Compute the annualized HV of this data: AdjClose 38.24 AdjClose 40.29 AdjClose 41.46 AdjClose 41.52 AdjClose 42.71 AdjClose 39.15 AdjClose 40.32 AdjClose 42.4 AdjClose 41.23 AdjClose 41.43 AdjClose 41.28 AdjClose 42.62 AdjClose 43.21 AdjClose 40.88 AdjClose 37.42 AdjClose 38.44 AdjClose 39.16 AdjClose 40.66 AdjClose 41.16 AdjClose 40.99 AdjClose 42.64 AdjClose 42.18 AdjClose 41.67 AdjClose 42.72 AdjClose 40.9 AdjClose 39.55 AdjClose 40 Now compute the hv of this data, windowed one day ahead: AdjClose 40.29 AdjClose 41.46 AdjClose 41.52 AdjClose 42.71 AdjClose 39.15 AdjClose 40.32 AdjClose 42.4 AdjClose 41.23 AdjClose 41.43 AdjClose 41.28 AdjClose 42.62 AdjClose 43.21 AdjClose 40.88 AdjClose 37.42 AdjClose 38.44 AdjClose 39.16 AdjClose 40.66 AdjClose 41.16 AdjClose 40.99 AdjClose 42.64 AdjClose 42.18 AdjClose 41.67 AdjClose 42.72 AdjClose 40.9 AdjClose 39.55 AdjClose 40 AdjClose 41.58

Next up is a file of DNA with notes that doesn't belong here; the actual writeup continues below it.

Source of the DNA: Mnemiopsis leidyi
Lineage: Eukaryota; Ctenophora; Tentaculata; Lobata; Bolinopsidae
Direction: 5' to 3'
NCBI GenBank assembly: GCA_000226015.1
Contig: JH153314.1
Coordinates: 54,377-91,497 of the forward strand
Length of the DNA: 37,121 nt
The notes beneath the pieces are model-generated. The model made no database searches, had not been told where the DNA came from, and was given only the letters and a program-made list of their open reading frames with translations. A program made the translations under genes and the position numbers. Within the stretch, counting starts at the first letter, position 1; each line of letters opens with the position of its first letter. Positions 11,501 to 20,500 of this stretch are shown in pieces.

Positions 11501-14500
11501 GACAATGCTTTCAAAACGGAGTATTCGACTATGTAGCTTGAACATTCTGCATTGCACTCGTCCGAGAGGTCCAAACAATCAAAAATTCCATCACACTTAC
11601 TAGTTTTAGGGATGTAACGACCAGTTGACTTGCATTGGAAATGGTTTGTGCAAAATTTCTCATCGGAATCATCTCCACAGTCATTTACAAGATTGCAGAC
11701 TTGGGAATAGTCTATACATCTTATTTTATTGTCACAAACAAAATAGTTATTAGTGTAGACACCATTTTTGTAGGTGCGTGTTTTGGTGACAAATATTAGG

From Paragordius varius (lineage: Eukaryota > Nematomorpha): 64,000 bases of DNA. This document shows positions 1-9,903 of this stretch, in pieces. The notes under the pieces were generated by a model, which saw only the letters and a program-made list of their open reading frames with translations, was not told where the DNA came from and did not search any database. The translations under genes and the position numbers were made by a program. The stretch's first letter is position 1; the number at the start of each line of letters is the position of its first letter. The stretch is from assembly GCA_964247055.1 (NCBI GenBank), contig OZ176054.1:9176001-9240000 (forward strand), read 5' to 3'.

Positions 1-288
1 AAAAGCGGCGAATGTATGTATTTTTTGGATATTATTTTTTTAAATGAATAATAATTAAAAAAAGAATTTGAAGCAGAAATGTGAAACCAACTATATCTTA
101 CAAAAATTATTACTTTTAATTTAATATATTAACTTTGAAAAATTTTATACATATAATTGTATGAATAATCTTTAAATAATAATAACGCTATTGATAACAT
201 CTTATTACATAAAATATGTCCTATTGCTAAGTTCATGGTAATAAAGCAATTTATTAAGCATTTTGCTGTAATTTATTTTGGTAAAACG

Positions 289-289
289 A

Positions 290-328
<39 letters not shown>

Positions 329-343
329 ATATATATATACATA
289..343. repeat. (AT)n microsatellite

No need to do the math. If you're doing short term calculations (volatility, simple moving averages, etc.), any time you add a small amount with the new day while taking away a larger amount via the removed day (or vice versa), there's going to be a decent amount of variance in the daily results. If the results are annualized, that further magnifies the differences. That's just the way it is.

because you probably calculated the standard deviation on the prices themselves. Calculate the vols on the returns (log returns) and you will see that the difference boils down to about 0.06% between those 2 different time series.

If not for the AdjClose, I'd would've done the math. But statistics is useless against unknown parms.

yes, about, depending on how you calculate the return measure. Not sure what the problem really is...